They were the words of a retired senior detective delivered in person to a Leeds businessman, recently.
To those who have regular dealings with West Yorkshire Police this would not come as a surprise at all. The force has been notorious for fitting up innocent men and women for decades. Judith Ward, over the M62 coach bombing, and the late Stefan Kiszko, over the murder of Lesley Molseed, being two of the highest profile examples from the 1970’s (read more here).
If David Oluwale hadn’t have been kicked into the River Aire, after a brutal beating at the hands of two police officers, he would very likely have been taken to the police station in central Leeds and charged with one offence or another. That had been a pattern over the previous few years before a racist police force, in a notoriously racist city, finally disposed of their unwanted black vagrant (read more here).
Dishonesty and disregard for the law is deeply embedded in this police force’s DNA. As, very regrettably, is their treatment of black and ethnic minorities (read more here about an innocent, defenceless mother forced to flee Bradford), even within their own ranks (read more here about a whole series of complaints).
When the businessman referred to above is John Elam, still fighting injustice eight years after being released from prison, then it is almost expected that the vendetta waged against him for almost 20 years is just reaching its next stage (read more here). He is convinced that covert surveillance is still in place and that his every move is watched and recorded. It will be of considerable disappointment that the police have not discovered any criminal activity as a result.
Gerry Sutcliffe MP told Parliament in 2014 that at one stage of investigations into Elam around 120 officers were involved. Including some drawn from a counter-terrorism unit in the period before the 7/7 bombings took place in London. Three of the four terrorists were, of course, from Leeds. The ringleader, recruiting sergeant and main financier of the 7/7 plot grew up in the Beeston area of the city where, by a twist of coincidence, John’s office is presently situated.
The whistle blower, whose identity is very closely protected, also said that the ‘fit-up’ would involve the planting of Class A drugs. An obsession of the police for two decades and, during which time, they have never found one iota of evidence that Elam has been involved with illegal substances, even after years of the most intrusive covert surveillance. The simple fact is that he trades development land and property, not cocaine and heroin.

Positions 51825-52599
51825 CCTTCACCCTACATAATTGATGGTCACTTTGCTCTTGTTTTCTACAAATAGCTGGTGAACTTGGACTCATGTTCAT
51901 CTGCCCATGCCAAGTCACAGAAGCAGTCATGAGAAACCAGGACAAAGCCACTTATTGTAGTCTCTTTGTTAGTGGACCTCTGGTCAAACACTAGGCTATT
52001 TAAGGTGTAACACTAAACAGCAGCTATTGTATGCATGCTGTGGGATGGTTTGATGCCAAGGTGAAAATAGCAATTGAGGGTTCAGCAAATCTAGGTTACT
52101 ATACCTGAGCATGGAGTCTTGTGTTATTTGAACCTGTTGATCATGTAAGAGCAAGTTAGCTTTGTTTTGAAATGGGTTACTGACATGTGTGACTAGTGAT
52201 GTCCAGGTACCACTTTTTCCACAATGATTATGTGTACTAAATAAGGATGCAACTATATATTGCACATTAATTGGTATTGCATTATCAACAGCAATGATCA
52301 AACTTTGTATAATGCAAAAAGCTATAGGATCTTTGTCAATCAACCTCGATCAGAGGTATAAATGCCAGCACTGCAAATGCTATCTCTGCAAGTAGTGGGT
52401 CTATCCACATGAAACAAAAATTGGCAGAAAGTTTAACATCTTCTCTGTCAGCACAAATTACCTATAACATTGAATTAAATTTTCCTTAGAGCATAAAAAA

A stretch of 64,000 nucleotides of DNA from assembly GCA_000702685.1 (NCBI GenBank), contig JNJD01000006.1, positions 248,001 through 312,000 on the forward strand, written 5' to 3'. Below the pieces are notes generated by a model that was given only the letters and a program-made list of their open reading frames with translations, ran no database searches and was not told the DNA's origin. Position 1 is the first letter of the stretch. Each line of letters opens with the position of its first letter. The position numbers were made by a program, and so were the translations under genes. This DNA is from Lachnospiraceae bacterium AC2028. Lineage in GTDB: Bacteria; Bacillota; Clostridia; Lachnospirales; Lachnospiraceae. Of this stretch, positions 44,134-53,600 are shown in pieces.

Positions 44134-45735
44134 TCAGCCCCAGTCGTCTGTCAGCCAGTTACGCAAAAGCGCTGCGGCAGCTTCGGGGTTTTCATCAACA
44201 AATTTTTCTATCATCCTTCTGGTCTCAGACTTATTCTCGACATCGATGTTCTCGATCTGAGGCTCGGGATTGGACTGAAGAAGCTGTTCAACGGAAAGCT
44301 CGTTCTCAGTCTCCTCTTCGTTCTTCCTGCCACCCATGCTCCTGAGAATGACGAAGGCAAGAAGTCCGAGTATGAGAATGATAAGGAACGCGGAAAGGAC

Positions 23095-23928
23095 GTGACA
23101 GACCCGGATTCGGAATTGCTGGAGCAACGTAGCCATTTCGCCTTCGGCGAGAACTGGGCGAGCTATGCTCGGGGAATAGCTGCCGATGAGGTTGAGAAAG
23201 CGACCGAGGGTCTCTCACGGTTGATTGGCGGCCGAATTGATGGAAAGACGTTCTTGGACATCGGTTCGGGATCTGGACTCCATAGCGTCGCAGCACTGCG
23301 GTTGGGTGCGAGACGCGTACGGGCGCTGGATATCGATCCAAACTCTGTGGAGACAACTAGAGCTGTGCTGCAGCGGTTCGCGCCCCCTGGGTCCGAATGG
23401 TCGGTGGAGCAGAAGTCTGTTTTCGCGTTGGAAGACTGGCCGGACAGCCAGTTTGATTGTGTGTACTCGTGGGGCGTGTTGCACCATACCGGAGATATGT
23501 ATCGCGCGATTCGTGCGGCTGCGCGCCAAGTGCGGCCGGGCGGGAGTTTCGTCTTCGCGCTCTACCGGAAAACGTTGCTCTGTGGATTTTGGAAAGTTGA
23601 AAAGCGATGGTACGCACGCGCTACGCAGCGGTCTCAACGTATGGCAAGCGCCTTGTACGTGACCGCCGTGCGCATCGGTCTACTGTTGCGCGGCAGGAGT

A recent attempt to ‘fit up’ John Elam, at a much lower level, backfired spectacularly on WYP. He was taken to court over traffic offences that concerned a motor accident that never happened. Failing to stop, failing to report, driving without due care and attention. His arrest was conducted over these offences by armed response officers from Wakefield, not the constable local to where he lives.
Eventually, after all the relevant CCTV film was disclosed by the police, rather than the cut and shut version given to the compliant Crown Prosecution Service, the case was dropped. As a consequence, a civil claim against the West Yorkshire force was issued by leading ‘Actions against the Police’ solicitor, Iain Gould. An offer to settle the claim has been rejected by the lawyer, on behalf of his client, and it is now awaiting judicial assessment. The police have also baulked at giving an apology to John Elam.
His elected representative, the disgraced Police and Crime Commissioner, Mark Burns-Williamson, continues to turn a blind eye to the force’s misdemeanours, happy to fund spectacular reversals in subsequent court claims.
The last words go to John Elam: “The fight to clear my name goes on. I work hard, often up at 6am to start work on clearance for development sites, rain or shine. Spurred on by the news that the prosecuting barrister in my case, Jonathan Sandiford, has recently been made a part-time judge. There was so much wrong with that case, how it was presented and what was held back, it does trouble me that he is now up there on the bench”.
“After so many disappointments with legal representatives over the years, I now have a new barrister in my corner, Dominic D’Souza from Goldsmiths Chambers in London (read here). He looks to have more fight in him than the rest of them put together”.
“If you are a police officer that worked on my case or have knowledge of it, please read this appeal and get in touch with my MP”.
APPEAL: If any retired or ex-West Yorkshire Police officer wants to come forward, anonymously or otherwise, with information that may assist in answering the questions still posed by this troubling case, they are asked to contact, in complete confidence, the office of John Elam’s MP, Alex Sobel (details here). The Member for Leeds North West has been assisting Mr Elam, particularly with disclosure issues, for the past eighteen months. He has promised efforts will be made to secure a second adjournment debate in order to fill the gaps from the first one six years ago. They are, however, difficult to come by, especially now as the Corona Virus situation bites, and Alex has not been at all lucky in the ballots that take place when pursuing other issues on behalf of constituents.
Page last updated at 2010hrs on Monday 26th October, 2020.
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